This research expands on new and novel findings from this group that show definitively that cadherin complexes, essential cell-cell adhesion proteins in all cohesive tissues, are tension sensors that probe the mechanical environment of the cell to regulate a wide range of critical functions including morphogenesis, wound healing, tissue organization, and metastasis. Increasing evidence shows that crucial biological functions, in development and in adult tissues, are regulated by the mechanical environment, which couples to the cytoskeletal network and nucleus via cell surface adhesion proteins. Although integrins are well-established force sensors, our new findings show that cadherins are also critical mechanical and signaling hubs in tissues. In this program, we advance our initial investigations to elucidate the force-actuated, molecular cascades in the cadherin-specific mechanotransduction pathway. Our innovative combination of mechanical measurements and dynamic fluorescence imaging has substantial advantages over competing technologies because it enables the application of direct, controlled localized force to cadherin adhesions, while simultaneously imaging the rapid, early molecular events in mechanotransduction, in a high throughput format. By enhancing this methodology with powerful biochemical tools and complementary studies of the impact of endogenous contractile force on cell-cell junctions, we are strategically positioned to address fundamental, unresolved questions regarding mechanisms of force propagation through tissues. This proposed program will significantly advance our understanding of mechano-transduction in tissues, and pave the way towards our long-term goals of developing targeted therapies for metastasis or leaky blood vessels, and of enhancing tissue regeneration and wound healing.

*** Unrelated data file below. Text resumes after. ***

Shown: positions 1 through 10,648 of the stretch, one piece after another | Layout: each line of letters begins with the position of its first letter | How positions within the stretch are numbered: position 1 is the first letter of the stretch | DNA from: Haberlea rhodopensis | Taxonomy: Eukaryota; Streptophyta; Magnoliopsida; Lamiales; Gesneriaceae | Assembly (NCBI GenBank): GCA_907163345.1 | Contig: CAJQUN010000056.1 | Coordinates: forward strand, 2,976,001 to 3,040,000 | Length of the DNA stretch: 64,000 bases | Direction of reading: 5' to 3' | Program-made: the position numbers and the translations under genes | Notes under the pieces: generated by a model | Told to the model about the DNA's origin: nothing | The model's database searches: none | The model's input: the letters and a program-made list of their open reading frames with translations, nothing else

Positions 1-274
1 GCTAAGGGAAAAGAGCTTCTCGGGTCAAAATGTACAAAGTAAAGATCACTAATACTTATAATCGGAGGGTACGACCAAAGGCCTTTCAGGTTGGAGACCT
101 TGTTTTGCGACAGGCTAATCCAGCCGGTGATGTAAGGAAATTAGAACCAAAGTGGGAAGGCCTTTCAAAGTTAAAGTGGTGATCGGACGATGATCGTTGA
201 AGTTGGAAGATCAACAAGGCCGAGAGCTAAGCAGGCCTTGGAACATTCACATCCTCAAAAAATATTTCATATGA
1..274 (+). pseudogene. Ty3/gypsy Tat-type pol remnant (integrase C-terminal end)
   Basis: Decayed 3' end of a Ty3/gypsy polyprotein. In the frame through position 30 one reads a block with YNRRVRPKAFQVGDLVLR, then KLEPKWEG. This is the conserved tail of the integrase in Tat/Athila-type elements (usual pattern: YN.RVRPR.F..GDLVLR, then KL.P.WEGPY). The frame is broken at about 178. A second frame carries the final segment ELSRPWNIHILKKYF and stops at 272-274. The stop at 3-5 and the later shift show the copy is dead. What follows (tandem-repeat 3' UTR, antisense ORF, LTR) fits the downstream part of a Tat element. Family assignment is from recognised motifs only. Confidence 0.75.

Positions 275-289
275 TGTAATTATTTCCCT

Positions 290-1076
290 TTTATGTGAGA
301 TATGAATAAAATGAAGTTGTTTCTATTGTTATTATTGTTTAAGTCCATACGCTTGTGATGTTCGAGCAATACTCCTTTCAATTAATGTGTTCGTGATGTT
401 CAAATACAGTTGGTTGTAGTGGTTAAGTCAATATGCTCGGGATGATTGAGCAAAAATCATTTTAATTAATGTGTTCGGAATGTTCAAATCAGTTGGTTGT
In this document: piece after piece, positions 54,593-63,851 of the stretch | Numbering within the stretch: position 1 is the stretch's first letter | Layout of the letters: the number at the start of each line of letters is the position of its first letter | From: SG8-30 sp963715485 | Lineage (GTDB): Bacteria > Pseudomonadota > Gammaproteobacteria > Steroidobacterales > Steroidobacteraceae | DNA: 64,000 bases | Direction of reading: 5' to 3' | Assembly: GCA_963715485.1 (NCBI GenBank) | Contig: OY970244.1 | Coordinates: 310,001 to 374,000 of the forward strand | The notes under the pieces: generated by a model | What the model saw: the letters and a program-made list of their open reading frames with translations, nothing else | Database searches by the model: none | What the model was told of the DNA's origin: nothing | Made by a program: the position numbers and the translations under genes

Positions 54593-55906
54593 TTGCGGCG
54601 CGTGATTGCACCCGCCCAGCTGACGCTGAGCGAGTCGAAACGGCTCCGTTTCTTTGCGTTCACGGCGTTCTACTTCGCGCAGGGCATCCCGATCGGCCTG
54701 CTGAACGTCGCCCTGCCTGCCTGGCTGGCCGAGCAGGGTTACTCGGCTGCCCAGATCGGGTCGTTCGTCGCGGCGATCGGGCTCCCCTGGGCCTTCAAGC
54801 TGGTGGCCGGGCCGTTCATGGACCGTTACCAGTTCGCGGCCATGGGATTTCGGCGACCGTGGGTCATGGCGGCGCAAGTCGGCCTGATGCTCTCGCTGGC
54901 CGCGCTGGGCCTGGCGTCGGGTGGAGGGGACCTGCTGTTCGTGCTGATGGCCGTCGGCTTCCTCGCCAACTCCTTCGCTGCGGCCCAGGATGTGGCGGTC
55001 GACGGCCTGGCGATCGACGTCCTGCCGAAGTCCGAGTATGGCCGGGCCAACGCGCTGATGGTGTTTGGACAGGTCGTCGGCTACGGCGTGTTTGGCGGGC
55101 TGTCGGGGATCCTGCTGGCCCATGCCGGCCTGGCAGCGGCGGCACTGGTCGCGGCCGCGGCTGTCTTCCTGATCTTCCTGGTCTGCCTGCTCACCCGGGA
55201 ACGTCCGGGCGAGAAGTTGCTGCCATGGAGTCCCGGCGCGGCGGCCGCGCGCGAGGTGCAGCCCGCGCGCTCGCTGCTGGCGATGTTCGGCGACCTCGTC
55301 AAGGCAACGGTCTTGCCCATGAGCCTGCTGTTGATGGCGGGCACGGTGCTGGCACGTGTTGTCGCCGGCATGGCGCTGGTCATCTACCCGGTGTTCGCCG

This proposed program expands on new findings from this group showing that cadherin complexes, which are crucial intercellular adhesion proteins in all cohesive tissues, sense mechanical force to regulate molecular and signaling cascades governing such functions as wound healing, morphogenesis, tissue regeneration, and metastasis. These studies will make major advances in the understanding of mechanisms by which force regulates cadherin-dependent functions, in the broader context of mechano-biology, and pave the way towards our long-term health related goals of developing targeted therapies for metastasis, leaky blood vessels, wound healing, and tissue regeneration.